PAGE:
Of course there's also the issue of promotion of formula. I recently went to a baby expo and was APPALLED to see a major formula company with a HUGE stand, grabbing as many pregnant women as they could and handing out formula samples. What kind of message is this giving? I would love to have a Breastfeeders Anonymous stall directly opposite this stall and get the breastfeeding message out there, and maybe one day I'll be able to afford to do so.

Anyway, I've rabbitted on for far too long, but I thought this was a really interesting discussion. Why do so many women want to breastfeed, yet so few of these actually succeed in doing so? I'd love to hear your thoughts.

Wednesday, September 05, 2007

Breastfeeding t-shirts

I love breastfeeding t-shirts! Both my boys have been seen sporting ‘Mum’s Milk For Me’ tops at some stage during their short lives. I’m actually surprised by the number of odd-looks I get – and I have to clarify that they were both fairly young babies when wearing these great t-shirts. In some ways, this makes me wanna put them and myself in more breastfeeding clothing, but I’m also aware that some people are sad because they didn’t end up breastfeeding and these tops may rub salt in their wounds.

So, I’m interested. What do you think of breastfeeding t-shirts?

Have you worn them or put your child in them?

What are your favourite t-shirt quotes?

Below are a few of my all-time favourite quotes from breastfeeding t-shirts:

1) I make Milk… what’s your super power?

2) I’m a boob man!

3) Too lazy to bottle feed - I particularly relate to this one!

4) Breasts: not just for selling cars.

5) These breasts save lives.

If anyone’s game, I’d love to publish a few photos of mums, dads or babes wearing breastfeeding tees, so email your pics to

There are many places you can buy these t-shirts, including Mothers Direct (, The Lactivist (, and The Mothers Milk Marketing Board (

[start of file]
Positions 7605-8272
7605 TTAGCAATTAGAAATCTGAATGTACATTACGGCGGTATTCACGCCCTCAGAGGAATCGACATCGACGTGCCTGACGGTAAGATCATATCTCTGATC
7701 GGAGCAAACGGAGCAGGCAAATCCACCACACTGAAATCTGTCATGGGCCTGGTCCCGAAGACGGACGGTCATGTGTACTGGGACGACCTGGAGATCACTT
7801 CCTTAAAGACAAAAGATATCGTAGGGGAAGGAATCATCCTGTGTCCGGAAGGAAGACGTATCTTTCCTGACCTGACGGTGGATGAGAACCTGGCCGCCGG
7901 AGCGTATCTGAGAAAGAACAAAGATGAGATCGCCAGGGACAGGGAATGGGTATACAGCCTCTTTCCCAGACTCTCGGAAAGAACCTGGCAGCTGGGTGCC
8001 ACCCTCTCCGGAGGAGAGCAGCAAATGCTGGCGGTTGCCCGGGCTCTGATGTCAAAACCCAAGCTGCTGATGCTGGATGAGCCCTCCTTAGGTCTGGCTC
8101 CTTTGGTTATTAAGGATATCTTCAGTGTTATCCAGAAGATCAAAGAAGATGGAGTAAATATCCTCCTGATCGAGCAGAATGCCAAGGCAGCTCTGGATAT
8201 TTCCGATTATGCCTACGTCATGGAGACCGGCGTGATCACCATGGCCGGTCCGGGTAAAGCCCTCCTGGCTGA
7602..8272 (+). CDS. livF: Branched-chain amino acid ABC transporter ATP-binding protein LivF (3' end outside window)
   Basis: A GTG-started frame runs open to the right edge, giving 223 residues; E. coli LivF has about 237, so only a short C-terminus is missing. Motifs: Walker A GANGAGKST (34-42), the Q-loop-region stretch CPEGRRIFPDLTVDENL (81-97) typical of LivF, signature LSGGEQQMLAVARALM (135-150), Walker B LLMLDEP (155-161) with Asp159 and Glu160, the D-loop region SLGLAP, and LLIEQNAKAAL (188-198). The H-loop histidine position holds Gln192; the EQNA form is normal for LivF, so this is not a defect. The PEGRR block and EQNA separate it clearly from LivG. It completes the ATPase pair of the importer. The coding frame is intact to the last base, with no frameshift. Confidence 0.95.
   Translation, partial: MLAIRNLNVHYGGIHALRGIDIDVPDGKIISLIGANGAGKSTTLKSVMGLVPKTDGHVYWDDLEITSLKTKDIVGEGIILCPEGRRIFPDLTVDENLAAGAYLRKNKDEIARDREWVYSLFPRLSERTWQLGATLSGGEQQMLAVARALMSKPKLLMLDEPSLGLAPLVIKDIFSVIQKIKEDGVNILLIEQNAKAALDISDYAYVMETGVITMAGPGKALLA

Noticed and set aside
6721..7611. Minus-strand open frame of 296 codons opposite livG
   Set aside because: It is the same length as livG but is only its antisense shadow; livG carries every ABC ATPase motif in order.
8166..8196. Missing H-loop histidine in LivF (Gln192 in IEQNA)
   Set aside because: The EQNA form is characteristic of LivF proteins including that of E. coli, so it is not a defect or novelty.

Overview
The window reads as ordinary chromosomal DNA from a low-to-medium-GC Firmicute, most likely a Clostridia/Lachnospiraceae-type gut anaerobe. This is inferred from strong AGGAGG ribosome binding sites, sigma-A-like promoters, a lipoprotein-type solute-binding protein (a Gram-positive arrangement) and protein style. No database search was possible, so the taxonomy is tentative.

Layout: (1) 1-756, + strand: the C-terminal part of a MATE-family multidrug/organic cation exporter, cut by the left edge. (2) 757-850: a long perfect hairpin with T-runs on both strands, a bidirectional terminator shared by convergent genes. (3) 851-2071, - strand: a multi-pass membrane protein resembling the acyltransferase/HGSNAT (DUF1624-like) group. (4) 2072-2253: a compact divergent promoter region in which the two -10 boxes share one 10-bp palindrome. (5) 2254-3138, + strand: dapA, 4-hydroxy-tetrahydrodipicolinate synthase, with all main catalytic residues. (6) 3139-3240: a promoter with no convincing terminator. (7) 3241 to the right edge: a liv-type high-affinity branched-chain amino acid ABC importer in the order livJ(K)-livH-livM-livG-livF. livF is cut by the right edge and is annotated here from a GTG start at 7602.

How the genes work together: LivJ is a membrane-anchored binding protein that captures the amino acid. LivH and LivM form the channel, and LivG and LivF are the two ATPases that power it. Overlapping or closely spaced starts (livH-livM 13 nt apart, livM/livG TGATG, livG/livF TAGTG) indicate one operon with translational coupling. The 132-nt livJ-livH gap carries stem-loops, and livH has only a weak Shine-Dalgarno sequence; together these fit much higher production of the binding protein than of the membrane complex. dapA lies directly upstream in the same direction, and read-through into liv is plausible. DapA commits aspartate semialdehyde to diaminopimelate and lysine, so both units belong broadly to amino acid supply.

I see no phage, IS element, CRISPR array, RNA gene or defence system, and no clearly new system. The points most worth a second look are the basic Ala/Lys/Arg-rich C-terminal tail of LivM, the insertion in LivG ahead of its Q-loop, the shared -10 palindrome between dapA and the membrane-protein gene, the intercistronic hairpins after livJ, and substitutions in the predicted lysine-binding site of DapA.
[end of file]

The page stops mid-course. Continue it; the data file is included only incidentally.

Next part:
Monday, September 03, 2007

Great UK news...

Today, I decided I'd publish another extract from the book in the form of the story of one of my UK contributors. Why? Because a) I'm still waiting on my next guest bloggers to hand their contributions in, b) I love the stories in the book, and c) I had a little bit of good news today, regarding distribution in the UK.

Looks like I'll soon have a retailer selling Breastfeeders Anonymous in the UK, meaning UK contributors and anyone who wants to buy the book will be able to so much easier. I'll post the news here as it comes to hand... don't wanna say too much more yet, until it's in the bag. WATCH THIS SPACE.

And until then, enjoy reading Sue from Merseyside's breastfeeding story below. And don't forget, I'm always on the lookout for stories, photos, breastfeeding news or new breastfeeding related products - if you can help with any of these, please email me at

Over to Sue...

I had problems with breastfeeding when I had Matthew. Where those who were bottle feeding would give their babies to the midwives to keep in the nursery and feed if they woke, I was told to sit in the nursery as my baby was two days old, hadn’t latched on, and was starving. I had a cup thrown at me and was told to hand milk myself. When I finally provided 15mls of my milk, they poured it onto his face and it spilled everywhere. They had the cheek to ask for more. You really do lose your dignity when you feed your baby; some hospital staff are so matter-of-fact that they just expect you to flop yourself out and get on with it. Hard for someone who has never even been topless on holiday before!